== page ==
There are some surprising omissions on his list. While he includes two films, “A Touch of Evil” and Chimes at Midnight” made by Orson Welles, and one, “The Third Man,” that Welles starred in but did not direct. He did not however, include “Citizen Kane,” that was the first movie Welles made, that is  often cited by both film critics and historians as a favorite film.

    July 28, 2014

  • Logan County’s disputed zone

    Watchers of “Star Trek” may recall the episode from the original series entitled, “Day of the Dove.” In this episode, Captain Kirk and his crew are forced by a series of circumstances into a confrontation with the Klingons. The conflict eventually resolves after Kirk realizes that the circumstances have been intentionally designed by an alien force which feeds off negative emotions, especially fear and anger. Kirk and his crew communicate this fact to the Klingons and the conflict subsides. No longer feeding upon confrontation, the alien force is weakened and successfully driven away.

    July 28, 2014

  • Russell leads in Sun poll

    Polling results of an unscientific poll at show that Steve Russell, GOP candidate for the 5th District congressional seat, is in the lead with 57 percent of the vote ahead of the Aug. 26 runoff election. Thirty readers participated in the online poll.

    July 28, 2014

  • Healthier and Wealthier? Not in Oklahoma

    Increased copays, decreased coverage, diminished health care access, reduced provider budgets and increased frustration are all the outcomes of the Legislature’s 2014 health care funding decisions. Unlike some years in the past when a languishing state economy forced legislators into making cuts, the undesirable outcomes this year could easily have been avoided.

    July 26, 2014

  • Medicaid reform a necessity

    Historically, education spending by the state of Oklahoma has been the largest budget item. This is no longer the case. In recent years, the state of Oklahoma spends more on Medicaid (operated by the Oklahoma Health Care Authority) than common education and higher education combined, according to the state’s Comprehensive Annual Financial Report.

    July 25, 2014

  • Remembering lessons from 1974

    This week marks the 40th anniversary of an important milestone in America’s constitutional history. On July 24, 1974, the Supreme Court voted 8-0 to order the Nixon White House to turn over audiotapes that would prove the president and his close aides were guilty of criminal violations. This ruling established with crystal clarity that the executive branch could not hide behind the shield of executive privilege to protect itself from the consequences of illegal behavior. It was a triumph for the continued vitality of our constitutional form of government.

    July 25, 2014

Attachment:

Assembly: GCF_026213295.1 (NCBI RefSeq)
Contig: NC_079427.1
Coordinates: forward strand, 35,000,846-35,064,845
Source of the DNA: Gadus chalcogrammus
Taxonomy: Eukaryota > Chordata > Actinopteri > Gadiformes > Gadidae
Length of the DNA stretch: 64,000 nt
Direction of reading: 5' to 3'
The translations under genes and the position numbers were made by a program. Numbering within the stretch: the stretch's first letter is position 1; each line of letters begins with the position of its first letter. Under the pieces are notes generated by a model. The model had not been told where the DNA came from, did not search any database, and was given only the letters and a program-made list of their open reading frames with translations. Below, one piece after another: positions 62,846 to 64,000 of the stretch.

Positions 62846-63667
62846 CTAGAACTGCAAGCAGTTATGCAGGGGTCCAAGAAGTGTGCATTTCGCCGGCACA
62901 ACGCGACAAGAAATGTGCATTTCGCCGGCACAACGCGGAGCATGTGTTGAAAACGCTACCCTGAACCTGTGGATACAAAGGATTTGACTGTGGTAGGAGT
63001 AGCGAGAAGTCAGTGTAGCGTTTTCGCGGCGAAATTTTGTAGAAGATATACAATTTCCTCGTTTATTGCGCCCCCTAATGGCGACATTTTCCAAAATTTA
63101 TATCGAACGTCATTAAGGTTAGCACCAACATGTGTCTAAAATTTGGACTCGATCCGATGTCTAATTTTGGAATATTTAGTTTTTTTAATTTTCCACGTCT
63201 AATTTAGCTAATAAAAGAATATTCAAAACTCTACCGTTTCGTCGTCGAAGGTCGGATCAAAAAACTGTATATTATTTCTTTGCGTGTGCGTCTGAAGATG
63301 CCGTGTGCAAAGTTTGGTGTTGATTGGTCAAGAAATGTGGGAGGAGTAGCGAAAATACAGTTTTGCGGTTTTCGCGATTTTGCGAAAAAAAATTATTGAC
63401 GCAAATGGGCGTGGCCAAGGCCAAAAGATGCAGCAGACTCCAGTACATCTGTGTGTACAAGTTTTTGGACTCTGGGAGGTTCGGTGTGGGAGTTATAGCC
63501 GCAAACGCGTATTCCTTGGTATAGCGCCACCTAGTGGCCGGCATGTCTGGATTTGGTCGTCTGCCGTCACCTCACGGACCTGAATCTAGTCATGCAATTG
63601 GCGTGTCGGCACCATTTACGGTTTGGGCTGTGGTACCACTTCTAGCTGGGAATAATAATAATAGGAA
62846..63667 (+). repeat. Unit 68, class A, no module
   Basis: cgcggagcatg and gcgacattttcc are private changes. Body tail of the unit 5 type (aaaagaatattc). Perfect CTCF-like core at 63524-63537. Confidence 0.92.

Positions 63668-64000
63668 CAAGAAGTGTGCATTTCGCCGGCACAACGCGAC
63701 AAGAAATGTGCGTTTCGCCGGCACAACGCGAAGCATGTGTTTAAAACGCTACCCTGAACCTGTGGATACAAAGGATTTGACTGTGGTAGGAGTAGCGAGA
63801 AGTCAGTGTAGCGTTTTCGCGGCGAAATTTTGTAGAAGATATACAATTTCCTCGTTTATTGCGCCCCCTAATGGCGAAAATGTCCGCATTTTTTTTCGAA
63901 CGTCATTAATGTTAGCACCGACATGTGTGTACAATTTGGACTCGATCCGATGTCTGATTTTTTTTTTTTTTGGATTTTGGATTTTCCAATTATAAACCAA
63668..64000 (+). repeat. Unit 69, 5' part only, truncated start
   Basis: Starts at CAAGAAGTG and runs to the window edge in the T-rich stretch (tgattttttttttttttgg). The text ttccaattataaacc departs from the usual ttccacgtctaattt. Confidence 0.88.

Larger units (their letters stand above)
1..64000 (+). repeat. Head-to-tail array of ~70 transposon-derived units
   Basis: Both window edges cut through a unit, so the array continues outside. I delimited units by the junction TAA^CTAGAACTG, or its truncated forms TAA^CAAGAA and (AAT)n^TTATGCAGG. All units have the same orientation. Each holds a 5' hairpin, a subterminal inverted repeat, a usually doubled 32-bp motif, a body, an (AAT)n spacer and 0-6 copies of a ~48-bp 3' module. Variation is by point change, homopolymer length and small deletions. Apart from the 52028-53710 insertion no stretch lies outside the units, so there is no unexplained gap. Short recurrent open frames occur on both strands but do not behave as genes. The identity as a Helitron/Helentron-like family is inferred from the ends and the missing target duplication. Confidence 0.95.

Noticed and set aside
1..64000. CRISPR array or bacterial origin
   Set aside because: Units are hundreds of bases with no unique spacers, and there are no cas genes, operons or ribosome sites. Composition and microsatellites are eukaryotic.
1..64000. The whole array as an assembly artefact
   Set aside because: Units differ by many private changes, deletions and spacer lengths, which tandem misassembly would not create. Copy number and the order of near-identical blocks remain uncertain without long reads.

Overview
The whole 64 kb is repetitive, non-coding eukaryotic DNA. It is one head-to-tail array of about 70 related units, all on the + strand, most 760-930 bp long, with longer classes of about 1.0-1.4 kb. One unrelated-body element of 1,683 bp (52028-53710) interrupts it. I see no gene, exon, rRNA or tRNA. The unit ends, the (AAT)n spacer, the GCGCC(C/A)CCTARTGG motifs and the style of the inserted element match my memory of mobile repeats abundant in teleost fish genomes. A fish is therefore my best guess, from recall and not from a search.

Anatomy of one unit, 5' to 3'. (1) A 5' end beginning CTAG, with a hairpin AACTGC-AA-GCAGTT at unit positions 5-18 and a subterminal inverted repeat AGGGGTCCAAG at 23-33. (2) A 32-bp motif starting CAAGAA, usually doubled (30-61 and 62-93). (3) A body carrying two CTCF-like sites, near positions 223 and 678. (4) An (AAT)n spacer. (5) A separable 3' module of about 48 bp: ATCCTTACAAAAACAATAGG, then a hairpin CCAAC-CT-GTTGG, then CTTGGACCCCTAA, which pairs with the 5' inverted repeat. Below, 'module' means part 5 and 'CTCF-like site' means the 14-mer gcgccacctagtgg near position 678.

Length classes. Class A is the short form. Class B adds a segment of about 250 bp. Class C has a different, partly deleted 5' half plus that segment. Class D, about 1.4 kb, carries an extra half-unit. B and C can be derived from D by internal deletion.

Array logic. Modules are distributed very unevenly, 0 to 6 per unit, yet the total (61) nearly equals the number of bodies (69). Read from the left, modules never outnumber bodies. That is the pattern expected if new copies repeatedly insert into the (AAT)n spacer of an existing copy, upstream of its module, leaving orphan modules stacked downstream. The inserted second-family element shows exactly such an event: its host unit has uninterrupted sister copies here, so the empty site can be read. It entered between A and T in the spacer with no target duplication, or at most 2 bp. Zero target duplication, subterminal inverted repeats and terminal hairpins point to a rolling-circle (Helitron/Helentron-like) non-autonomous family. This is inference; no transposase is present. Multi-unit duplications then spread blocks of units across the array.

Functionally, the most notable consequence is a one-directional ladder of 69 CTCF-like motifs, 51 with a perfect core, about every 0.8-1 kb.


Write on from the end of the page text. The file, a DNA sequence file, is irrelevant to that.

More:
• RedBlueAmerica: Is parenting being criminalized in America?

    Debra Harrell was arrested recently after the McDonald’s employee let her daughter spend the day playing in a nearby park while she worked her shift. The South Carolina woman says her daughter had a cell phone in case of danger, and critics say that children once were given the independence to spend a few unsupervised hours in a park.
    Is it a crime to parent “free-range” kids? Does Harrell deserve her problems? Joel Mathis and Ben Boychuk, the RedBlueAmerica columnists, debate the issue.

    July 24, 2014

  • Technology that will stimulate journalism’s future is now here

    To say technology has changed the newspaper media industry is understating the obvious. While much discussion focuses on how we read the news, technology is changing the way we report the news. The image of a reporter showing up to a scene with a pen and a pad is iconic but lost to the vestiges of time.
    I am asked frequently about the future of newspapers and, in particular, what does a successful future look like. For journalists, to be successful is to command multiple technologies and share news with readers in new and exciting ways.

    July 23, 2014

  • New Orleans features its own “Running of the Bulls”

    On July12, the streets of the Warehouse District of New Orleans were filled with thousands of young men who were seeking to avoid being hit with plastic bats wielded by women on roller skates as part of the annual “Running of the Bulls” that takes place in New Orleans.
    The event is based on the “Running of the Bulls” that occurs in Pamplona, Spain, that is  part of an annual occurrence in which a group of bulls rampage through the streets of Pamplona while men run from them to avoid being gored by their sharp horns. That event was introduced to the English-speaking world by Ernest Hemingway, who included scenes from it in his critically acclaimed 1926 novel “The Sun also Rises.”

    July 22, 2014

  • OTHER VIEW: Newsday: Lapses on deadly diseases demand explanation

    When we heard that the federal Centers for Disease Control and Prevention had created a potentially lethal safety risk by improperly sending deadly pathogens — like anthrax — to other laboratories around the country, our first reaction was disbelief.

    July 22, 2014


If the Republican runoff for the 5th District congressional seat were today, which candidate would you vote for?

Patrice Douglas
Steve Russell